A recent decision by the High Court in Idemitsu v Sumitomo [2016] EWHC 1909 (Comm) has clarified the position on whether warranties can also be representations. This was in the context of a misrepresentation claim arising out of a Share Purchase Agreement (“SPA”).

Sumitomo had sold its shares in its subsidiary, which owned interests in North Sea oil fields, to Idemitsu. As part of the SPA, Sumitomo gave a number of warranties to Idemitsu, one of which related to the fact that there were no liabilities in relation to any potential or actual litigation. It was only later that Idemitsu discovered that there were indeed substantial liabilities relating to a dispute over the operating expenses of a shared vessel. However, by the terms of the SPA, it had agreed with Sumitomo that it would be barred from bringing any claim for breach of warranty if such claims were not notified within 18 months of completion (they were not).

As such, Idemitsu sought to establish that the warranties were also representations and brought an action to recover damages under the Misrepresentation Act 1967. It argued both that the concluded SPA contained actionable misrepresentations and that the ‘Execution Copy’ of the SPA as presented by Sumitomo amounted to pre-contractual misrepresentations.

Sumitomo countered by applying for summary judgment of the claim and was successful in that application. The High Court, in dismissing Idemitsu’s two central arguments, held that:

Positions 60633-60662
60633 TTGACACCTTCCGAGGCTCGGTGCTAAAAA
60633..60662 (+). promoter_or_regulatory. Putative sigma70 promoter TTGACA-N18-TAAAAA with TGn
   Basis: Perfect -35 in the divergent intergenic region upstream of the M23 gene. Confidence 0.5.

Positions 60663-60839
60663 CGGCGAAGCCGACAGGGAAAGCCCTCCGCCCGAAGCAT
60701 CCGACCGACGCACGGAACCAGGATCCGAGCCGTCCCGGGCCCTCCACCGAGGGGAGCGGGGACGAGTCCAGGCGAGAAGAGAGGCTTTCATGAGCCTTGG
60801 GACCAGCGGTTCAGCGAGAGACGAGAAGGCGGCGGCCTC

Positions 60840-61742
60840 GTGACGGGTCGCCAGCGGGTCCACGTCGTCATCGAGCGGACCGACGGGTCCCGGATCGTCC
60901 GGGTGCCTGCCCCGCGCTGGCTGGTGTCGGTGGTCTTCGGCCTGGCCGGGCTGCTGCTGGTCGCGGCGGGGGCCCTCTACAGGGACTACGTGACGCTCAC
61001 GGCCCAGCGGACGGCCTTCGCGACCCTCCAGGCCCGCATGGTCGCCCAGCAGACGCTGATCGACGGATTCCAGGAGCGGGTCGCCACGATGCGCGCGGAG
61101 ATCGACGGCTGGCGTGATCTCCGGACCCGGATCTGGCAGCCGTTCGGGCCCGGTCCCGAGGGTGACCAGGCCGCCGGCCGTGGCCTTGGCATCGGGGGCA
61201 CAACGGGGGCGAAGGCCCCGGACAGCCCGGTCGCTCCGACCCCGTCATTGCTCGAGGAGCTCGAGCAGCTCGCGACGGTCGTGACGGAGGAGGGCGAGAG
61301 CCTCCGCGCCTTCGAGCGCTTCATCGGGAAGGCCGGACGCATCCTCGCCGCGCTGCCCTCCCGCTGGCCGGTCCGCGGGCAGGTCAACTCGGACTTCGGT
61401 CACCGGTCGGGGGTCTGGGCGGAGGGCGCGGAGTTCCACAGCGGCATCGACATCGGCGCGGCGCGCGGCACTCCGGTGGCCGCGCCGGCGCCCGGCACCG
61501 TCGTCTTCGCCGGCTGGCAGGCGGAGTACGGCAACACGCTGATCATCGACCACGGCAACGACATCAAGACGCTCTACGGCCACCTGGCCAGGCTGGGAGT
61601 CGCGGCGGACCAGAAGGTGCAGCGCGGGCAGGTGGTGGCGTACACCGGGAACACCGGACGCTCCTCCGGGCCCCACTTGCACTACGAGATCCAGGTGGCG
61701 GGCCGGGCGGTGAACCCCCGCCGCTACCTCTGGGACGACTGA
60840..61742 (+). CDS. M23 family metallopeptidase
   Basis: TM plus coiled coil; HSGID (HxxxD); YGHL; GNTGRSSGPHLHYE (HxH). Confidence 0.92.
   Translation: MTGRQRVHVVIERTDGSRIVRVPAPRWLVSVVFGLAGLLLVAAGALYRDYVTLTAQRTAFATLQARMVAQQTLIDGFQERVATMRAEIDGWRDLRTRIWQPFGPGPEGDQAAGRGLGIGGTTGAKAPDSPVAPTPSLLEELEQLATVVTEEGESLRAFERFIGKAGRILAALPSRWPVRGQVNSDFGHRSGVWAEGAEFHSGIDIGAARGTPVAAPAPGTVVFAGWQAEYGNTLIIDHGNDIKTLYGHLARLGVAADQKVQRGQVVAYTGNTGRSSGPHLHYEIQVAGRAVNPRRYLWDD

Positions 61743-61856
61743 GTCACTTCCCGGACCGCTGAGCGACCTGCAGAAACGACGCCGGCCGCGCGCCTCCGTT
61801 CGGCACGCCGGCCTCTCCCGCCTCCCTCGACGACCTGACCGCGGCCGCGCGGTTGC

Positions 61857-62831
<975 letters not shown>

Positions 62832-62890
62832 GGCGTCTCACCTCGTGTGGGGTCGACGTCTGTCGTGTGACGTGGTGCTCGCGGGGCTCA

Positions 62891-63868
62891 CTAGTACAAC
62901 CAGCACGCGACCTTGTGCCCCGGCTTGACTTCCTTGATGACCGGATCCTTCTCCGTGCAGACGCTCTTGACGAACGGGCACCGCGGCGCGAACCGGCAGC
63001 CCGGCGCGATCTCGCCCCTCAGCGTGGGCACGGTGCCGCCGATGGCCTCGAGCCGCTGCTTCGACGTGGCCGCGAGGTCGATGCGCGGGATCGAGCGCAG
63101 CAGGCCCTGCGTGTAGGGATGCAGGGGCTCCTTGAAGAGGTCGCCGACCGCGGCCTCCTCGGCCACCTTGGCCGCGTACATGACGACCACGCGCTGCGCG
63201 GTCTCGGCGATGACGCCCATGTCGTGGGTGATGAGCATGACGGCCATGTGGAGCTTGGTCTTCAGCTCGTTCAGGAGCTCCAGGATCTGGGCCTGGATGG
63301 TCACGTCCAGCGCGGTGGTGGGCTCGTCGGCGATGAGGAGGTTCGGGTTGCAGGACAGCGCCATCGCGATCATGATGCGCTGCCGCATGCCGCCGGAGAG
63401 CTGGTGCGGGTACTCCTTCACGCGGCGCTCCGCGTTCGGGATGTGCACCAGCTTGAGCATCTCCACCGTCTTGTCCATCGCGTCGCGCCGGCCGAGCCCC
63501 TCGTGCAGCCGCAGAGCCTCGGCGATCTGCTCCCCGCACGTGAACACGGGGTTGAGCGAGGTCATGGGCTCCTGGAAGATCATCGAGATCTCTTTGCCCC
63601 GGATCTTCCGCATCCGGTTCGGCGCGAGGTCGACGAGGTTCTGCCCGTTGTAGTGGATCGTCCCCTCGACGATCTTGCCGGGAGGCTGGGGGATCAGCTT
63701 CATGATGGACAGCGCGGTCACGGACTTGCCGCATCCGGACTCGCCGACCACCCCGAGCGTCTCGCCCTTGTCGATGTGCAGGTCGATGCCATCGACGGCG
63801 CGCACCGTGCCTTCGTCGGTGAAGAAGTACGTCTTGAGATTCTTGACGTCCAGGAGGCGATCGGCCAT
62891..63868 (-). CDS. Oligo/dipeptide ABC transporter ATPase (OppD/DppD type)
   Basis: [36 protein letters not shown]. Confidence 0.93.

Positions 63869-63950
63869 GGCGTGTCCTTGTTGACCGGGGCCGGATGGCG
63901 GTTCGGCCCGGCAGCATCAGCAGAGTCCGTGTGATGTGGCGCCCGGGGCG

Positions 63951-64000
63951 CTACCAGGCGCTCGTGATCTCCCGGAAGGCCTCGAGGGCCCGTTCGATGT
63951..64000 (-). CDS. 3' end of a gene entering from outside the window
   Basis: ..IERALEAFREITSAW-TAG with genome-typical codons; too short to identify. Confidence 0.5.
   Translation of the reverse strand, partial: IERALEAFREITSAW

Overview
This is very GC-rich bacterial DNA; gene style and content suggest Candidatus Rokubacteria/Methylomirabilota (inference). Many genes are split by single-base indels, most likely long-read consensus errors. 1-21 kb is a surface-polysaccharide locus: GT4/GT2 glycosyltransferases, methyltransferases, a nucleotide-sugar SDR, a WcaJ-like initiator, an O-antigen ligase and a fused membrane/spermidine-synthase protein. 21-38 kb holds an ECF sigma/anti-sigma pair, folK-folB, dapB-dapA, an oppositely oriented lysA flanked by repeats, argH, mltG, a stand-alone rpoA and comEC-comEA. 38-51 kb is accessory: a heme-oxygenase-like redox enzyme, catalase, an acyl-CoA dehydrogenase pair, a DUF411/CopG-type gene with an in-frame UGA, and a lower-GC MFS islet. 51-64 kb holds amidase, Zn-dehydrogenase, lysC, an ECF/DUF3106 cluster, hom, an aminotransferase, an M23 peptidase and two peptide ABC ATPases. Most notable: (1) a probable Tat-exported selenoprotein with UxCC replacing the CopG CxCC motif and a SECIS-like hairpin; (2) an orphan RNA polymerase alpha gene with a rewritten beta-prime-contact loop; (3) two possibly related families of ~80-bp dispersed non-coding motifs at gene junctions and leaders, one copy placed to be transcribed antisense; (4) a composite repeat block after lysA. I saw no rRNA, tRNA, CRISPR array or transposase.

• there is a clear distinction between warranties and representations at law. The former is a contractual promise which becomes effective on completion and the latter is a pre-contractual statement. The parties, being sophisticated commercial parties with separate legal representation, were aware of this. The bargain that Idemitsu struck was such that it limited itself to breach of warranty claims, and these in turn were limited by the 18 month cut-off;
  • the mere presentation of an ‘Execution Copy’ of a document, containing warranties, cannot amount to a misrepresentation – it simply illustrates the willingness of one party to give a set of contractual promises to the other. Although in principle it may be possible for previous drafts of contracts to be pre-contractual representations, in this case that would have required the court to artificially rend the schedule of warranties from the rest of the SPA and consider them in isolation; and
  • in any event, the SPA’s entire agreement clause would have been sufficient to exclude pre-contractual representations and defeat Idemitsu’s claim.

This case also illustrates the importance of properly drafting entire agreement clauses and fully considering the implications of the manner in which warranties are drafted. It may be prudent for a buyer under an SPA to ensure that a seller both “warrants and represents” a certain set of facts in order to avoid this issue and to attempt to engage parallel remedies in both contract and tort. This is no less important for a buyer involved in an asset purchase, where it is crucial to have proper protection with regard to potential liabilities associated with the TUPE Regulations.

The judgment has implications in other employment law contexts as well, of course, and will be worth bearing in mind for employers when drafting their settlement agreements, especially where large pay outs are concerned, such as in the financial services sector or for senior executives.